Cell Phones

[CCTS] Tutorial - How to File a Complaint

  • Last Updated:
  • Oct 15th, 2018 11:38 am
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[CCTS] Tutorial - How to File a Complaint

Since a recent personal experience, I've acquired some hands-on knowledge on submitting a claim to the CCTS (and making sure the CCTS approves the claim). Will focus on wireless, hence the cellphone forum (but much of this could be applicable to phone, internet and TV). I'll go through some pre-amble to guide users to see if they have a valid case first, then get into the application.

Wireless Carrier Issues that Warrant a CCTS Claim
  1. carrier won't honour a promotion or price that they guaranteed on the agreement (with the exception of possible price increases with notice)
  2. carrier won't release free unlock code to a consumer or small business customer
  3. carrier won't fix billing issues
  4. carrier will disrupt service without any valid reason (obviously they have reason to terminate service on accounts in the rears or expired prepaid)
  5. fraudulent activations unauthorized by customer

Issues where the CCTS won't intervene
  1. Carrier's day to day pricing (even if it's obnoxiously high)
  2. Anything within the carrier's ToS and rates, unless in violation with wireless code


Steps to take before contacting CCTS
  1. call the carrier. If CSR won't resolve the issue, ask to speak to the next level up (loyalty/supervisor/etc.). If they refuse to transfer, hang up and call again. If they transfer, and next level up won't resolve the issue, hang up and call again. If they promise a call back, wait for the call back. You'll need two interactions with the carrier where you've asked to speak with the next level up. A follow-up call (whether honoured or not) can count as a second interaction.
  2. Threaten to go to the CCTS. CCTS knows that when carrier's CSR hears CCTS, they normally are more motivated to resolve the issue.
  3. Document the dates of the incident as well as each interaction and promised follow-up call dates.
  4. Collect your evidence with screenshots wherever possible. Any screen where something does not work (error code, etc.), best to snap a screenshot.

What can happen as a result of a claim
  1. you get money from carrier
  2. carrier might choose to no longer be your provider. As this is private enterprise, you can be served a deadline to port out, else lose the number. It's not yet against wireless code for a carrier to deny a customer service. IMO, something should be negotiated where a carrier can't give a customer the boot within a year of a successful CCTS claim, but my opinion carries no weight here.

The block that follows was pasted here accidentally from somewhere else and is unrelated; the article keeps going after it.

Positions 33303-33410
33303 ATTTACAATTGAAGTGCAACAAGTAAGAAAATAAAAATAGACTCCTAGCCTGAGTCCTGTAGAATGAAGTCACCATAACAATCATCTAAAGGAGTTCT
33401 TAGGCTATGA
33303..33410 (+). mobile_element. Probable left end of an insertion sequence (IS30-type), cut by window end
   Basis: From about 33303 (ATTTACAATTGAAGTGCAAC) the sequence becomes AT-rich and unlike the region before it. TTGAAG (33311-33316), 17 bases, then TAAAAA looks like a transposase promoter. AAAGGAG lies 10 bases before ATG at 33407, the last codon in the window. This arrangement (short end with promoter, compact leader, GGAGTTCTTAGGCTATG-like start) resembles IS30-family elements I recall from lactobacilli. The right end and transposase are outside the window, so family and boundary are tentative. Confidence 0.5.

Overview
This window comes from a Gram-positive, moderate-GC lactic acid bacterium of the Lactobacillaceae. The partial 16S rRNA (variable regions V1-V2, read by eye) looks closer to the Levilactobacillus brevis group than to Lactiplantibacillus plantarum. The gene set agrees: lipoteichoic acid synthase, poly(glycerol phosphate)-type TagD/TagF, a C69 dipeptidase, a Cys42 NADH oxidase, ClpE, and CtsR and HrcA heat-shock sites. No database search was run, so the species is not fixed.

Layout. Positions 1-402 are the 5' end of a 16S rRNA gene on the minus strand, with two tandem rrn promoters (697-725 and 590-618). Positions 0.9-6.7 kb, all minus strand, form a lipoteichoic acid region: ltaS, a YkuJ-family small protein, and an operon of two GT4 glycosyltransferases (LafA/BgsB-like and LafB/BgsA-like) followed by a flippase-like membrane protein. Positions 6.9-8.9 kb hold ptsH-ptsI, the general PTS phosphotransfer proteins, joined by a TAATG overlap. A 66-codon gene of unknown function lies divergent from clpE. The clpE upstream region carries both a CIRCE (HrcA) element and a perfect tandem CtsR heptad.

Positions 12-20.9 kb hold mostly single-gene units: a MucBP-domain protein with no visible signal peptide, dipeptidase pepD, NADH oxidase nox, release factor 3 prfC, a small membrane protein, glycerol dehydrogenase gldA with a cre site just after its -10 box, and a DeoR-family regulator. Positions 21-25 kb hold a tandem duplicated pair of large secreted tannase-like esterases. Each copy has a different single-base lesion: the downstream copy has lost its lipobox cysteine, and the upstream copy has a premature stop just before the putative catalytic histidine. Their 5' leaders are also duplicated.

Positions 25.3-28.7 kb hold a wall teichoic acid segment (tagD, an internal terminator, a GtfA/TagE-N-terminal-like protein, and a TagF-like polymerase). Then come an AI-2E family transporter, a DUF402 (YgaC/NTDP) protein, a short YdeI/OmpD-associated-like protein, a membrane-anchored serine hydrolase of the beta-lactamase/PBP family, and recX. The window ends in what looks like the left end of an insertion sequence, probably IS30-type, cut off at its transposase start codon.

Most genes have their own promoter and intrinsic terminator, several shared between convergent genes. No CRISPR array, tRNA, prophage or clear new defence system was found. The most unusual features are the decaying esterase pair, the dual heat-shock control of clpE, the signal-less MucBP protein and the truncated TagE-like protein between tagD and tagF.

What to include in your claim
It's in the web form (or PDF) that I couldn't seem to access while browsing on my phone. Mind you, it's easy to simply send them an email to response@ccts-cprst.ca


Here's the useful info to include, especially if sending via email:
  1. your name (and business name if relevant)
  2. Carrier name
  3. Your phone number
  4. Your account number (and serial number, if relevant)
  5. Your address (if billing is different from service, include both)
  6. Expected compensation amount - maximum one can ask for is $5k
  7. Include initial issue
  8. Include your logs (dates and interactions) with what happened as well as promised call back dates
  9. Include outstanding issues
  10. Include all evidence (screenshots). These are very important. Wherever a carrier can reverse a lockdown and then tell the CCTS that "the customer is free to proceed with X", it's best to capture the instances while it doesn't work.

What happens next?
Once CCTS approves the claim, they get carrier's approval and sends them a fine. The carrier then has 30+14 days to resolve the issue with the subscriber (customer). If the carrier's resolution was not accepted by the customer or there was no call from the carrier to the customer within 30+14 days, customer is to contact to CCTS to escalate to a mediator. Once escalated, CCTS invoices carrier another fine. Although there's no deadline for a resolution with the mediator, most cases are resolved within two months.

Edit: looks like it's safe to say carriers get six weeks rather than four to reach out to the customer. It's originally four weeks (30 days), but the carrier can request up to two weeks extension with the CCTS's auto-approval. Carrier will send a template requesting two more weeks from CCTS for "technical issues". Given that most CCTS claims will likely be caused by carrier's reluctance to giving a resolution deadline or honouring a resolution deadline, it's nearly guaranteed that the carrier will request their bonus two weeks to buy time.

Anyone is free to share experiences with the CCTS. Anything helpful will be added to OP.
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4 replies
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Aug 4, 2008
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Toronto
Can you clarify #10.
Include all evidence (screenshots). These are very important. Wherever a carrier can reverse a lockdown and then tell the CCTS that "the customer is free to proceed with X", it's best to capture the instances while it doesn't work.
[OP]
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rebel_rfd wrote:
Oct 15th, 2018 8:25 am
Can you clarify #10.
It's going to depend on the issue behind your claim. Often when carriers bully customers, they'll lock down accounts. Screenshots of this is important.
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